Thirds And Symmetry

The First Rule.

Know it.

Frozen Climb

One of the first “Rules” of photography that most people learn when first starting out is the Rule Of Thirds. 

When composing a photograph, visualize a grid across the scene, dividing it into thirds vertically and horizontally. Just like in a game of tic-tac-toe. For a more dynamic composition you should place your main subject at one of the intersections of these imaginary lines or along one of the lines themselves.

You should avoid placing your subject dead center in the frame. In the case of landscape photos you should also avoid placing the horizon through the center of the frame, placing it instead on or near one of the imaginary horizontal lines either 1/3 up from the bottom or 1/3 down from the top.

Pretty simple, right?

Then break it.

Cherry Pond Blue Hour Reflections

Photography rules were made to be broken.

In this case, due to the Symmetry of the reflection, placing the horizon line perfectly centered in the frame works quite well.

What other instances can you think of where you can break the Rule Of Thirds and still make a good photograph? What about using symmetry in your compositions?

Big, But How Big?

Just how grand is that landscape anyway?

Franconia Ridge From Mt. FlumeAre those mountains in the distance some of New Hampshire’s tallest, or just a few small hills? Without anything in the photo to provide a reference of scale it’s really hard to say for sure.

So what’s a photographer to do?

Simple, by incorporating something of a known size, like a person or a building into your photos you’re more easily able to give viewers a sense of scale in your image.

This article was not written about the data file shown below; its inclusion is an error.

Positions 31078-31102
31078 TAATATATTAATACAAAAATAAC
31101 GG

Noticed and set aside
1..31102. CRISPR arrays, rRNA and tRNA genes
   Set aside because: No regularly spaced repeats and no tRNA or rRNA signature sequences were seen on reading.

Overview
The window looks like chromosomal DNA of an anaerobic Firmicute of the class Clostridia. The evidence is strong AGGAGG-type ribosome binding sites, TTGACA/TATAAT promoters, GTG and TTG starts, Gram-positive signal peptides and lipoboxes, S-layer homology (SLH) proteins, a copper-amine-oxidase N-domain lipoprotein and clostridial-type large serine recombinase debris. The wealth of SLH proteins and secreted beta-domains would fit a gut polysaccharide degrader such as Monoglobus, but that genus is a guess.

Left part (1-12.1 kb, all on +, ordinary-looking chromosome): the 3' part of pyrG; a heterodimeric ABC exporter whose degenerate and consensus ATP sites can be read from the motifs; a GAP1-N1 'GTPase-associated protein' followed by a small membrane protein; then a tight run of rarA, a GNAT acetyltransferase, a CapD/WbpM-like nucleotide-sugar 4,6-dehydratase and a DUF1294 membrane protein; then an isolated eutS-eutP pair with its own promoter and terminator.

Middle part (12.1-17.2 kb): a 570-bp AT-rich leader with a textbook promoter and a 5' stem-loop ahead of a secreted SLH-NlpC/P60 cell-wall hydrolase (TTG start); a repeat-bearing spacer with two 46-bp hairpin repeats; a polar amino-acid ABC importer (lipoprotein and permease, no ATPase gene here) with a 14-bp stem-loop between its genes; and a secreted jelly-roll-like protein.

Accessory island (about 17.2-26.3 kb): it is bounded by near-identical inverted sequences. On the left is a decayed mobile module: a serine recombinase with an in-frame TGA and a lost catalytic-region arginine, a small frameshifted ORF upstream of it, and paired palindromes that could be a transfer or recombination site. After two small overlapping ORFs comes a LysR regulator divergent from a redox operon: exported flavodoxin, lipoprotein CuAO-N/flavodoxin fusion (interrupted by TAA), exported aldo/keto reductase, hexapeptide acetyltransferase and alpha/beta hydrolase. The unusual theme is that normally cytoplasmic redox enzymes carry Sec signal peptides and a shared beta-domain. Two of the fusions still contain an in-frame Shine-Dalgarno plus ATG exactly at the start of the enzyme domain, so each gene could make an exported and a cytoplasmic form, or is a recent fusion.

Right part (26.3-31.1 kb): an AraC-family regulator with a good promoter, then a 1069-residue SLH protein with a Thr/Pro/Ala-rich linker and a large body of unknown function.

Fly Fishing At Sunset, Stonehouse Pond.

The fly fisherman standing in his canoe helps to give an idea of just how tall the granite cliffs along the shore of Stonehouse Pond are. (Can’t see him? Click on the image to see a larger version and look for the fisherman along the far shore towards the right side of the image).  

A lone hiker rests on his way to the summit of Mount Washington

Mt. Washington is the tallest peak in the northeast. Having my friend Glen, seen here taking a break on our way to the summit last July, gives an idea of just how big the mountain is. And how much farther we have to go before we reach the summit.

Washington And The Ravines Above Joe Dodge Lodge

Here’s another shot of New Hampshire’s Mount Washington, (the peak in the center of the frame), shown with the Appalachian Mountain Club’s Joe Dodge Lodge in the lower foreground. The lodge, the cars in the parking lot, as well as the roadway all provide scale to the mountains looming over them.

People and buildings aren’t the only thing to use to give a sense of scale. Anything of a commonly known size will work.

For more interpretations of this weeks Weekly Photo Challenge, click HERE.

Depth, Creating The Illusion.

The Problem With Landscape Photography.Lead The Way

We see the world around us in three dimensions, unfortunately our camera does not. Trying to convey the depth and dimension our eyes see with the two dimensional medium of photography can often leave the final image looking flat, without depth.

Fortunately, by using a few simple tricks when composing your photos you can effectively create the illusion of depth in your landscape images.

Converging Lines.

Falls In The Forest.

I like to use converging lines, both subtle and obvious, to create perceived depth in my compositions. In the photo above I used a rather winding interpretation of converging lines to help create the illusion of depth.